VeraWa 
            Jan. 23, 2010 10:34 am
            Also in regards to the puffy bread. Do you mean a lighter texture? If so, what I do is after the first rise, I punch down and knead a few minutes more right in the bowl...about 2-3 minutes, and then rise for the 2nd time. Punch down again when doubled and then shape and form loaves for pan and rise for the final time to almost doubled. My bread always come out with commercial-bread like texture.
             
            Kathy 
            Feb. 1, 2010 10:40 am
            A good warm place for letting bread dough rise is the top of your refrigerator.
             
            shreckha 
            Mar. 10, 2010 6:48 pm
            Can you proof yeast and then still use the delay timer on a bread machine, or does the yeast need to be mixed in with the dough right away after proofing?
             
            Kate Meyer 
            Apr. 16, 2010 9:48 am
            "Proofing" yeast is my first step, always. I have a bread machine and I teach vocatonal skills. We cannot aford the special or expensive yeast. I buy bulk yeast, keep it in the freezer for months. I have never had a failure of yeast. 1/2 cup water for 35 seconds in microwave, add 1 tsp sugar, 1 Tbs of yeast out of the freezer container and wait for it to bubble up out of the mug. (Subtract the liquid volume from the recipe.)
             
            Newbie 
            May 28, 2010 1:21 pm
            Read somewhere that yeast will die at 140 degrees - I keep my water at/between 100 - 110 degrees and it proofs well -- also you can add a pinch of sugar to speed it up but it'll proof w/o the sugar -- let the rise go overnight (18-24 hours first rise) for a great yeasty taste (2-3 hours for second rise). Add spices for flavoring crusts and doughs before adding liquids -- enjoy!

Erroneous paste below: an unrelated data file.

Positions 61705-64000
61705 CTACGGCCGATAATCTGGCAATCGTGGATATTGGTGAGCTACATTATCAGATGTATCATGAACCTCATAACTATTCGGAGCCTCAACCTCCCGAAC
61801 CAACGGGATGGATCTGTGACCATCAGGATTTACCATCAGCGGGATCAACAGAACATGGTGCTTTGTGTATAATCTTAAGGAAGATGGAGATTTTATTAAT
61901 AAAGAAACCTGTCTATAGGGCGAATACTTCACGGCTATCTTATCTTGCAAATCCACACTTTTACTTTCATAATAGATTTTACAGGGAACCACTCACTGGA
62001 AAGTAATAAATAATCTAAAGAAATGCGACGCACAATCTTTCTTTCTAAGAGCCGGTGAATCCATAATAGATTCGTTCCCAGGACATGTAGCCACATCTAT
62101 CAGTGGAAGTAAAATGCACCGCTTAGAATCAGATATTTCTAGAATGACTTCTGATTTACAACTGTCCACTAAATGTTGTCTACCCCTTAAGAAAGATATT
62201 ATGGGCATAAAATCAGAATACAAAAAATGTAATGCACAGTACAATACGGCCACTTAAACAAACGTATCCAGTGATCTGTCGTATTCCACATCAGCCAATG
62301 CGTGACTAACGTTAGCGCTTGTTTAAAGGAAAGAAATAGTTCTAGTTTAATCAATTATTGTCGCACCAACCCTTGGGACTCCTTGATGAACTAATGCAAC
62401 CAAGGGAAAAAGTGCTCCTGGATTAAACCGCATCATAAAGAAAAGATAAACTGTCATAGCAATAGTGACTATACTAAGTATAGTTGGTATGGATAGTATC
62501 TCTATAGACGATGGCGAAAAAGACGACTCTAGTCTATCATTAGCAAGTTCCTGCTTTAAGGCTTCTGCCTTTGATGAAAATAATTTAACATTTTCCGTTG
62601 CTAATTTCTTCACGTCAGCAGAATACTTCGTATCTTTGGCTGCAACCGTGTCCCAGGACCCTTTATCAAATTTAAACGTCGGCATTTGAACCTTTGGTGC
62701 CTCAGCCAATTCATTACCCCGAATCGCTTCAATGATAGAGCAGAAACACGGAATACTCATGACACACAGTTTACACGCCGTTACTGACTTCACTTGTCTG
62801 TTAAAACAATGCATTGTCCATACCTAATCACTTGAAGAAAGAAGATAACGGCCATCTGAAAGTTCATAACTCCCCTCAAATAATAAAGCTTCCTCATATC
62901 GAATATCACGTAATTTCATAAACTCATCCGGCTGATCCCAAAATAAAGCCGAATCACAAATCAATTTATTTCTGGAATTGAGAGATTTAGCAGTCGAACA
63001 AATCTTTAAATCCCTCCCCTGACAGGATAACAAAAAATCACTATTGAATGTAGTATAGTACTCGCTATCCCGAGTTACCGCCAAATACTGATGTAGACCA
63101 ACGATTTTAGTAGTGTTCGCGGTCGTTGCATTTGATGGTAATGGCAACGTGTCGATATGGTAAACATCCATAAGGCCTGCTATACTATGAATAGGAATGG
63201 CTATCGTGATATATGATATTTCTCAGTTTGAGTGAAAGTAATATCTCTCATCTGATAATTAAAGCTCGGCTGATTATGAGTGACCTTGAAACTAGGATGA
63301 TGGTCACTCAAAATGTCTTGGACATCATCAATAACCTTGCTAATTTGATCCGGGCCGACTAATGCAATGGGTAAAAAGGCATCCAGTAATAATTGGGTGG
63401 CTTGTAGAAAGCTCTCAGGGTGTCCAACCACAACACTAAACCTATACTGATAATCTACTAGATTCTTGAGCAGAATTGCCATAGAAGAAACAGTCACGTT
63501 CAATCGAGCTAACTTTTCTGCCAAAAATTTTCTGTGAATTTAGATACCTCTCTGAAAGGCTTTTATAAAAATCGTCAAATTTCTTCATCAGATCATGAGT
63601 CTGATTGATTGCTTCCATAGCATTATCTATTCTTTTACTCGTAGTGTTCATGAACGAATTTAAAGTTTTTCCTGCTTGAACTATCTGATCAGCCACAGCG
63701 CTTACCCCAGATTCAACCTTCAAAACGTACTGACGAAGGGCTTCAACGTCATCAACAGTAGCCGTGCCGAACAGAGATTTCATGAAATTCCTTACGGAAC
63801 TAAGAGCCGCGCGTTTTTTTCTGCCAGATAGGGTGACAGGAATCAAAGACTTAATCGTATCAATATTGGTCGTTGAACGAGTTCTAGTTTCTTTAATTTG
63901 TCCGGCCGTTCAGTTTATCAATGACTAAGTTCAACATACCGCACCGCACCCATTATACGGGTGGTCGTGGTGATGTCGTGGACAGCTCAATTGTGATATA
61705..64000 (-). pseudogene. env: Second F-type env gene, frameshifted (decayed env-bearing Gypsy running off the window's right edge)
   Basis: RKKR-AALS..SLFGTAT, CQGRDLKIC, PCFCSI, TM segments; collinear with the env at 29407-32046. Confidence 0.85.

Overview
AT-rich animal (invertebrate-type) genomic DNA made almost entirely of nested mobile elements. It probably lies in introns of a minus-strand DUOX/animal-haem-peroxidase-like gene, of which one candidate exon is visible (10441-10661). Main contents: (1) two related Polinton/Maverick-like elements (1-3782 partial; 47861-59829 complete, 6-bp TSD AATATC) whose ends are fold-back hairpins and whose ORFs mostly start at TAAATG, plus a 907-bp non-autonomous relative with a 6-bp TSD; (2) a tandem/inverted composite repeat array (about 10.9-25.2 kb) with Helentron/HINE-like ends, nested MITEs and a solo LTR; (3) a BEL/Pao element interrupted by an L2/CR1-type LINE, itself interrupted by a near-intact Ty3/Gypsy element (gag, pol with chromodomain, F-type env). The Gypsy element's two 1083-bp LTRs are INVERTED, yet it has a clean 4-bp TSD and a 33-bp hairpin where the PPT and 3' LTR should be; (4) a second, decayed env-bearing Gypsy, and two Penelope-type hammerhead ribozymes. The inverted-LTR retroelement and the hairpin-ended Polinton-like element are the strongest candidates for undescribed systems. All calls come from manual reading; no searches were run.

Gwynny 
            Sep. 25, 2010 1:56 pm
            This is great! I never knew how to do this! Thanks for the tip!
             
            Oct. 8, 2010 7:03 am
            Its true that if the water is too hot, it'll kill the yeast. I've always found a thermometer essential for this. The other thing to keep in mind is that if the water isn't warm enough, the yeast won't rise at all
             
            pc 
            Oct. 11, 2010 11:38 pm
            Yeast newbie, I've discovered a few easy tips that are fool-proof (no pun intended.) 1. use INSTANT yeast.....often in lg pkg (share if you want, still saves $ over pkg of yeast)....NO need to use certain temp H2O. Add whatever amt flour, mix and let proof/rise, step 2. 2. OVEN OFF: place empty pan, I use 9x9 but any size works, on lowest shelf. Move 2nd shelf to the next position still in lower third of oven. Boil water and pour into empty pan. 3. Cover dough/starter bowl (I have reg oven and can fit lg Kitchen Aid bowl) and place in oven. Close door and rise as your recipe directs, often 1-2 hr. 4. Remove bowl from oven, add remaining dough ingredients, knead by hand or with mixer. Lightly spray or oil another bowl and scoop dough, place in bowl, turning to coat all sides of dough ball which may be sticky if much sugar added. 5. Repeat above process with reboiling the water, adding to pan in oven, place oiled and covered bowl with dough on above shelf and rise again. Cinnam